CURRENT climate change projections for 2050 indicate a major adverse effect on UK ecosystems and populations of flora and fauna. This was the finding of a comprehensive study using computer modelling and observation to evaluate climate change impacts on the country’s 50 species. The study was carried out with the aid of several British, Welsh, Scottish and Northern Irish environmental agencies and non-governmental organizations such as the Royal Society for the Protection of Birds by the UK Climate Impacts Programme. “It is clear that improvements are taking place at a pace that goes beyond the ability of many natural systems to adapt without human assistance,” the researchers noted in their paper, Climate Change and UK Nature Conservation: A Study of the Impact of Climate Change on UK Wildlife and Habitat Conservation Policy.
The mountain ringlet butterfly, now inhabiting the Lake district of Scotland’s mountainous area, will be killed irrespective of any attempt to preserve the species. The report attributes this as a result of climate change to the destruction of suitable habitat. The capercaillie, a bird, is another species which will be most adversely affected. It is expected that at least 99% of its Scottish highland habitat will degrade by 2050. The beech trees are predicted to vanish from the south of England and East Anglia as warming contributes to ground drying in summers. The snow bunting, a species that avoid colder climates, faces the same fate. The research suggests that certain species such as the toad of beech and natterjack would move north to colonize new areas.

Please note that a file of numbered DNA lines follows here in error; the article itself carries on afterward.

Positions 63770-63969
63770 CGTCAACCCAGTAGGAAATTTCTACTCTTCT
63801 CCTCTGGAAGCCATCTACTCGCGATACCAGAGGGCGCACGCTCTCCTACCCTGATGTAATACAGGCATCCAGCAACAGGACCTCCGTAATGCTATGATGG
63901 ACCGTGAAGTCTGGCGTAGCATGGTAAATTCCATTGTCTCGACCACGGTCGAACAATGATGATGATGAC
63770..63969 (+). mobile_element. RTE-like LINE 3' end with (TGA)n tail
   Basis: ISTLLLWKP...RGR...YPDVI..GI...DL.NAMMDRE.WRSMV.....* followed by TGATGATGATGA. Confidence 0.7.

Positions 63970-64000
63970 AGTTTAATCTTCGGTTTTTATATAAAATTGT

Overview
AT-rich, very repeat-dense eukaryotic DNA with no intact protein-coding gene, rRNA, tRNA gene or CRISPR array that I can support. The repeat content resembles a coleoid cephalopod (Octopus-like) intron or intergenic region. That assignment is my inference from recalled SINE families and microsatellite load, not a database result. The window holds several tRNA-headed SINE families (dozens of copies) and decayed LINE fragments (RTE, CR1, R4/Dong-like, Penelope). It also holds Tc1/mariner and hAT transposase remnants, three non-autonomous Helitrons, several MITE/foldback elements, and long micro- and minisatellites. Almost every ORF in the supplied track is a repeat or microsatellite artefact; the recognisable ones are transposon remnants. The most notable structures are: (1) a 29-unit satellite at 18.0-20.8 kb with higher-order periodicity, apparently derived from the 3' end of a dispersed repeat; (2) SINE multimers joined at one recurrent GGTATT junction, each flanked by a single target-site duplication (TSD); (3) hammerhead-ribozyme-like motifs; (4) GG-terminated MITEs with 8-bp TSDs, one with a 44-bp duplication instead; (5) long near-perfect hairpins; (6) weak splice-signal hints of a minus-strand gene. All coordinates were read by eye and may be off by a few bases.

In the eastern and southern areas, higher temperatures and decreased dryness are not the only sources of trouble. More wet winters and higher extreme weather events such as floods and droughts will also change habitats. According to the forecast, by 2050 southern summers will be 22% drier, while sea levels will increase by around 78 centimetres in the south and east. Higher levels of the sea can cause widespread flooding in coastal areas with curlews, dunlins and redshanks which lack food. But from rain, the oystercatcher will benefit. The habitats that are most sensitive to the impacts of climate change are montane habitats and elevated bogs that are vulnerable to the loss of appropriate climatic conditions.
The study suggested strategies to conserve biodiversity that could be used to establish buffer zones around protected areas or to help animals and ecosystems move to new locations by building stepping stones for them. These systems, however, have a limited function as they can shield birds and insects but are of little use to most plants which are too slow to react to change.